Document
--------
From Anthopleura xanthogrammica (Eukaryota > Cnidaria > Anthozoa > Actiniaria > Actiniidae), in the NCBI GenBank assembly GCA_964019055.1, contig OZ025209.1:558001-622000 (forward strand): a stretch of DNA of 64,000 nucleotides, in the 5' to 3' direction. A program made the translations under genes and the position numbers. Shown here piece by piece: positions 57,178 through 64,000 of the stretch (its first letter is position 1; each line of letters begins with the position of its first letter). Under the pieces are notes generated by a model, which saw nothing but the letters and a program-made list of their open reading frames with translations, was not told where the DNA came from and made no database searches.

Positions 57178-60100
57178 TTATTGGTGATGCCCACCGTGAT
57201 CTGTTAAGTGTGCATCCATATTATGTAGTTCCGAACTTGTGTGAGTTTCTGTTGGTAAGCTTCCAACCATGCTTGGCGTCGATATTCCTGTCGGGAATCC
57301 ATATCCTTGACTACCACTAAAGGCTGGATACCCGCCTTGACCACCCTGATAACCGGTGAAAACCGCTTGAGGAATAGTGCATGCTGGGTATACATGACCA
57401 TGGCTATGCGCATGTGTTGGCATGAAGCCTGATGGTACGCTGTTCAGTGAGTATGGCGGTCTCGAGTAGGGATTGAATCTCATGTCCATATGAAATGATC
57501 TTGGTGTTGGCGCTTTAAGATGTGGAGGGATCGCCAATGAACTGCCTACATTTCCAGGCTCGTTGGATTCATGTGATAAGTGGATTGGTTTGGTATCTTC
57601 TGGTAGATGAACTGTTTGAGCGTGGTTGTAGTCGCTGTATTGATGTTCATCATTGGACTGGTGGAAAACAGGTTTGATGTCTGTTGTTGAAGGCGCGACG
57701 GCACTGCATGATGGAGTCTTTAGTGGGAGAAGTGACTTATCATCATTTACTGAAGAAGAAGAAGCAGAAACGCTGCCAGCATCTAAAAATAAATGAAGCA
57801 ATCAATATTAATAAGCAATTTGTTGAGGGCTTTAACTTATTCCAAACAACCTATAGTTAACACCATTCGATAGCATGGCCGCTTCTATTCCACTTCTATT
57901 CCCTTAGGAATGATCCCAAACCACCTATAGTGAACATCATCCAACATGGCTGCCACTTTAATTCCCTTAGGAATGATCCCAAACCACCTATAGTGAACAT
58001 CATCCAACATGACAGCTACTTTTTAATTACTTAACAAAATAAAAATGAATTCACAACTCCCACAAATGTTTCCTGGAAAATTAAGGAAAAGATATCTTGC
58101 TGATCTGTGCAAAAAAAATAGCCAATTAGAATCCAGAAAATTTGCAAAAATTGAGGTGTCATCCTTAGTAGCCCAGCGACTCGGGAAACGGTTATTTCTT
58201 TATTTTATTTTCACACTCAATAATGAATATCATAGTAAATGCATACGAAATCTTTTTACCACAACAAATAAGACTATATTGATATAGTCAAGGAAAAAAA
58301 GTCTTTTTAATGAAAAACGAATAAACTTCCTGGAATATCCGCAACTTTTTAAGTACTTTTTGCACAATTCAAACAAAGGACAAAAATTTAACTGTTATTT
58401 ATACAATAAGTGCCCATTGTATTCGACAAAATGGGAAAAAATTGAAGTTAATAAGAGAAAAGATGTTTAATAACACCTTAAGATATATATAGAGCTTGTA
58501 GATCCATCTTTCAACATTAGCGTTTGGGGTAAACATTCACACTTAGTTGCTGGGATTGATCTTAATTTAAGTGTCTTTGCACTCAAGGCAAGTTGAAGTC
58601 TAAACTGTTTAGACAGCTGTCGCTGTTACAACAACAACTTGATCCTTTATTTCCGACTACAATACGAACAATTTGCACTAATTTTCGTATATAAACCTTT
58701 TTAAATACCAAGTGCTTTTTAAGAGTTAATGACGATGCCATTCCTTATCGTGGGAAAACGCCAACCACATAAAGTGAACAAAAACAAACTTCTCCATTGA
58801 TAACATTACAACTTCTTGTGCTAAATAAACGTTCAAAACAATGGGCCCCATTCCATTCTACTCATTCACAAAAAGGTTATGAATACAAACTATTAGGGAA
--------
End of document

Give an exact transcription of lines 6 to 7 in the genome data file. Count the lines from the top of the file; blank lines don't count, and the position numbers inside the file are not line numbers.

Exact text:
57401 TGGCTATGCGCATGTGTTGGCATGAAGCCTGATGGTACGCTGTTCAGTGAGTATGGCGGTCTCGAGTAGGGATTGAATCTCATGTCCATATGAAATGATC
57501 TTGGTGTTGGCGCTTTAAGATGTGGAGGGATCGCCAATGAACTGCCTACATTTCCAGGCTCGTTGGATTCATGTGATAAGTGGATTGGTTTGGTATCTTC